High-path avian flu strikes more turkeys in 2 states

News brief

Animal health officials have reported more highly pathogenic avian flu outbreaks at commercial turkey farms in Iowa and South Dakota.

The Iowa Department of Agriculture and Land Stewardship said yesterday that the virus was detected at farms in Cherokee and Sac counties, both in the northwestern part of the state.

In South Dakota, the virus struck two more turkey farms, this time in Charles Mix and Clark counties, according to updates from the US Department of Agriculture (USDA) Animal and Plant Health Inspection Service (APHIS). The two locations have 58,400 birds combined.

The H5N1 outbreaks in poultry, which began in February, have led to the loss of a record 52.9 million birds.

In related developments, APHIS reported 124 more H5N1 detections in wild birds, raising the total to 4,362 since January. Most of the new confirmations reflect testing in hunter harvested birds from multiple states. However, some involved wild birds found dead in states including California, Florida, Indiana, Mississippi, Oregon, South Dakota, and Tennessee.

Updated COVID shot doesn't spur strong response to newest strains

News brief

In a new University of Texas Medical Branch study, the updated bivalent (two-strain) mRNA COVID-19 booster marshaled a robust antibody response against the Omicron BA.4/BA.5 subvariants but not against the more recently emerged BA.2.75.2, BQ.1.1, or XBB.1 strains.

The authors of the study, published yesterday in Nature Medicine, noted that the BA.2.75.2, BQ.1.1, and XBB.1 subvariants have additional mutations in the spike protein that may affect vaccine effectiveness.

The researchers analyzed the neutralizing effects of three human serum panels collected from COVID-naïve participants (25 sera) 23 to 94 days after a fourth dose of the original Moderna or Pfizer/BioNTech COVID-19 vaccine, 14 to 32 days after receipt of an updated booster after two to four doses of the original vaccine (29 sera), or 15 to 32 days after an updated booster from previously infected participants (23 sera) who had received two to four doses of the original formulation.

The updated booster triggered a high level of neutralizing antibodies against BA.4/BA.5 14 to 32 days later, but it didn't generate robust neutralization against BA.2.75.2, BQ.1.1, or XBB.1.

mRNA platform supports rapid adaption

The researchers said that as of Nov 19, 2022, BA.2.75.2 and the BA.4/BA.5-derived sublineages BA.4.6, BF.7, BQ.1, and BQ.1.1 accounted for 0.8%, 4.4%, 7.8%, 25.5%, and 24.2% of US COVID-19 infections, respectively. The BA.5-derived substrain XBB.1, first identified in India in August 2022, is spreading quickly in Europe and has been found in the United States.

"BA.2.75.2, BQ.1.1, and XBB.1 exhibit the greatest evasion against vaccine-elicited neutralization, suggesting the potential of these new sublineages to dethrone BA.5 as the dominant lineage in circulation," they wrote. "Individuals with SARS-CoV-2 infection history develop higher and broader neutralization against the current circulating Omicron sublineages after the BA.5-bivalent booster."

The authors said that the findings show that future boosters should match newly emerged variants. "Given the advantage of mRNA vaccine platform that can rapidly adapt to new antigen sequences, the key challenge is to determine the future booster sequence before new variants become prevalent in circulation," they concluded.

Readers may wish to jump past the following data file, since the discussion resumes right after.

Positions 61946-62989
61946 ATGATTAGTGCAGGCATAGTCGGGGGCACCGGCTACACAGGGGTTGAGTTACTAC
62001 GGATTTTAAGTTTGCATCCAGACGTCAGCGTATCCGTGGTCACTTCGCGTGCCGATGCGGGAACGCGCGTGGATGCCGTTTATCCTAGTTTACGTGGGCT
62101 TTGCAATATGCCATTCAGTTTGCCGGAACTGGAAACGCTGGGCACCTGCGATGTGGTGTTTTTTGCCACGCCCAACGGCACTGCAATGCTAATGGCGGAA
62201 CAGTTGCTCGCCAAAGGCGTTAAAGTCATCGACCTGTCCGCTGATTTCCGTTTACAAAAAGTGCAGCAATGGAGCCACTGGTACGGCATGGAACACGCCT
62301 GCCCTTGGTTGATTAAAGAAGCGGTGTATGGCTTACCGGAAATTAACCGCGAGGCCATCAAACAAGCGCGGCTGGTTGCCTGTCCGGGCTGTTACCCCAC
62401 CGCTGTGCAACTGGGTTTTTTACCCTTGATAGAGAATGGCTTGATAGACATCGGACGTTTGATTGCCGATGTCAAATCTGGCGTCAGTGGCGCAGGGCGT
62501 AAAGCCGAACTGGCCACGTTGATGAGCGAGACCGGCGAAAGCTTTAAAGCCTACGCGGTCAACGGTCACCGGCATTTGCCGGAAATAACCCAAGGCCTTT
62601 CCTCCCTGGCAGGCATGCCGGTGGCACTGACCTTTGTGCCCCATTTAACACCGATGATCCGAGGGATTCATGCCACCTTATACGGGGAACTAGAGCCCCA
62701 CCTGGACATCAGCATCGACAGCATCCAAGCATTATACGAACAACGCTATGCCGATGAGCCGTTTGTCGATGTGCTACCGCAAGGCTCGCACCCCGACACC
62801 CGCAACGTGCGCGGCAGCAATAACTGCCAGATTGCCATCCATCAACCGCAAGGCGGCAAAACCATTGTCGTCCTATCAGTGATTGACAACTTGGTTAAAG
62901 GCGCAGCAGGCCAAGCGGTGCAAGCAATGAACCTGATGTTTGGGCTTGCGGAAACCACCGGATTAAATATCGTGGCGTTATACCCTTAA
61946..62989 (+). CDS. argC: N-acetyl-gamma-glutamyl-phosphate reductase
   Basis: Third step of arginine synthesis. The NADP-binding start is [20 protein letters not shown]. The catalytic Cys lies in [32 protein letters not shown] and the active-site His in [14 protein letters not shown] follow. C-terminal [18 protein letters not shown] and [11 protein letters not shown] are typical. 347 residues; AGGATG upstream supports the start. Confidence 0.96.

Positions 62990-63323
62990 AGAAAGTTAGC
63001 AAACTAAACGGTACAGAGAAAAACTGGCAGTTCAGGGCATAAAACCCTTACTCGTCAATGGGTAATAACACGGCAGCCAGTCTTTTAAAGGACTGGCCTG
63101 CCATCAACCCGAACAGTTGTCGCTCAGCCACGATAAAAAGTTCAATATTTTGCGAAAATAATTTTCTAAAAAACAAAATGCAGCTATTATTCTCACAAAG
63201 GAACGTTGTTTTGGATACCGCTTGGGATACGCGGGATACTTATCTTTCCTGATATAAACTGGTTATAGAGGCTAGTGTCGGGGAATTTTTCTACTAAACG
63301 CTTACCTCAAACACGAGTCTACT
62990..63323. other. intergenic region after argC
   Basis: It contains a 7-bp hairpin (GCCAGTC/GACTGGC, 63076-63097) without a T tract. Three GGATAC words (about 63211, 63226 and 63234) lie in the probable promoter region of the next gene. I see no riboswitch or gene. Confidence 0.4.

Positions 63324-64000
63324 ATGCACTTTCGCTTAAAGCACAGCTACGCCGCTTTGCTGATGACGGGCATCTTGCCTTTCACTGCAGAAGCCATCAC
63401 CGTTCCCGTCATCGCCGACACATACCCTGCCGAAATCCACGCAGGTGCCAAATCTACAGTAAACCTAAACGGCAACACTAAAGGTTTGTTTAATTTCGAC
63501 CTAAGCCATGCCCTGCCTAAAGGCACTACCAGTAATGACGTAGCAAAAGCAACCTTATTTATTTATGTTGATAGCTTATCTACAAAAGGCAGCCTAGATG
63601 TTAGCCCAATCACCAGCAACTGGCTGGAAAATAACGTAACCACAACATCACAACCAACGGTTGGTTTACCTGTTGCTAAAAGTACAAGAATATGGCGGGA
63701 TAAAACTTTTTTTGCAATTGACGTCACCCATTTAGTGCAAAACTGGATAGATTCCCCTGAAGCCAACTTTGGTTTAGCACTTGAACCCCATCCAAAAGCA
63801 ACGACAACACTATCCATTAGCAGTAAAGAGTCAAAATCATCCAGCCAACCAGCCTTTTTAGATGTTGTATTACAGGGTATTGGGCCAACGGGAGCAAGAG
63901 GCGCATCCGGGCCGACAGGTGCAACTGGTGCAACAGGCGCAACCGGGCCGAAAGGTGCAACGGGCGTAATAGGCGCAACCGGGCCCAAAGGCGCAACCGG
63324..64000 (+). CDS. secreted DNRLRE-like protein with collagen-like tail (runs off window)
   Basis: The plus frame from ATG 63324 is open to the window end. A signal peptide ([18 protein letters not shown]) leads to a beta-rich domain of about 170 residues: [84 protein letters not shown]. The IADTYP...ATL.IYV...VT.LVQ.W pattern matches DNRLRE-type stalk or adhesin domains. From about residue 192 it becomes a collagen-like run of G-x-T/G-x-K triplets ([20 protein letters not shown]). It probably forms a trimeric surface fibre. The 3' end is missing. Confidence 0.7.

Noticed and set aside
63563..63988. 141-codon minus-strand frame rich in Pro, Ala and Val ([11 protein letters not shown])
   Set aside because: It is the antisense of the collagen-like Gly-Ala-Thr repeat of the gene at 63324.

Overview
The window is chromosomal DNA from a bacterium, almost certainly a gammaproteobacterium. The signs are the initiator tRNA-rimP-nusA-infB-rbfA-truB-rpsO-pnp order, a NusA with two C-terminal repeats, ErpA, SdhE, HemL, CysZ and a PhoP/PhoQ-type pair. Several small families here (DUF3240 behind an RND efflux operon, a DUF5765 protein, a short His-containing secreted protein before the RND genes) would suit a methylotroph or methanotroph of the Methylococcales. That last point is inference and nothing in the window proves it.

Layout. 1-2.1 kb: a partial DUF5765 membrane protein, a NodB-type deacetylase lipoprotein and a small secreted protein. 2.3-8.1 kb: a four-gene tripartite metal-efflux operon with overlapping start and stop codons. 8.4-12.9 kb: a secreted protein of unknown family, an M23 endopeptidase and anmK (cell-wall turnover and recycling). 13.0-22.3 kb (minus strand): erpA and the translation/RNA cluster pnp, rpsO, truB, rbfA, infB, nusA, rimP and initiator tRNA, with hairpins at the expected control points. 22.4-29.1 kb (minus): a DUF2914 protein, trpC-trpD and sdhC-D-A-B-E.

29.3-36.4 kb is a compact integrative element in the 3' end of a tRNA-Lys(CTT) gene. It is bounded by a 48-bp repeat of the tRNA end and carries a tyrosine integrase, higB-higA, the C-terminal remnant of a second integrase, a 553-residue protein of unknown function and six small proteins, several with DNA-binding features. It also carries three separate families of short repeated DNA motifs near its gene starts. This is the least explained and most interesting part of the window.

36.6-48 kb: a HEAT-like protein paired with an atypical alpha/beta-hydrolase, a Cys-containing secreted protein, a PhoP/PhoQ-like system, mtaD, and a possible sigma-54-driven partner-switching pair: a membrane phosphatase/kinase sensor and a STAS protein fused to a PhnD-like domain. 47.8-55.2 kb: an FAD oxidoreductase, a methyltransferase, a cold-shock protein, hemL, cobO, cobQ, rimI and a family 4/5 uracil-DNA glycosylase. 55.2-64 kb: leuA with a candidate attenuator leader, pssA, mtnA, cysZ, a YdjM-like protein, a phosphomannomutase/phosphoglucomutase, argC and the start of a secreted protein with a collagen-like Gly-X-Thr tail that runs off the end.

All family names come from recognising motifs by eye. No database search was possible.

Mass azithromycin, geographic proximity linked to reduced ocular chlamydia

News brief

The results of a randomized clinical trial in Ethiopia suggest mass azithromycin distribution to wide, contiguous areas may reduce the likelihood of the infection that causes trachoma, researchers reported today in Clinical Infectious Diseases.

In the cluster-randomized trial, 60 Ethiopian communities were randomized to receive mass azithromycin distributions (either annually, biannually, or quarterly) over 12 months and 12 to receive no treatments until after the first year. Mass distribution of a single dose of azithromycin has been shown to reduce the prevalence of ocular chlamydia infection—which causes trachoma—in entire communities but has not resulted in complete elimination because of reinfection.

The aim of the trial was to test the theory that reinfection from nearby untreated communities may be a contributing factor. Most infections occur in children under 10 years old.

After assessing a random sample of children ages 0 to 9 years from treated and untreated communities at baseline and at 12 months, the investigators found that the prevalence of ocular chlamydia in the 60 treated communities fell from 43% (95% confidence interval [CI], 39% to 47%) to 11% (95% CI, 9% to 14%). In the 12 untreated communities, prevalence of ocular chlamydia was 46% (95% CI, 38% to 54%) after 12 months.

Untreated areas as reservoirs

In addition, the post-treatment prevalence of ocular chlamydia was significantly higher in communities that were closer to untreated communities after adjusting for baseline prevalence and the number of mass treatments during the year (odds ratio, 1.12; 95% CI, 1.03 to 1.22 for each 1 kilometer closer to an untreated community).

The study authors speculate that routine travel to untreated areas may present opportunities for infections to be reintroduced to treated communities.

"The study supports the World Health Organization recommendation to use districts as the unit of trachoma treatment because administering mass azithromycin distributions over wide contiguous areas should reduce the impact of untreated areas as reservoirs for ocular chlamydia infections," they concluded. 

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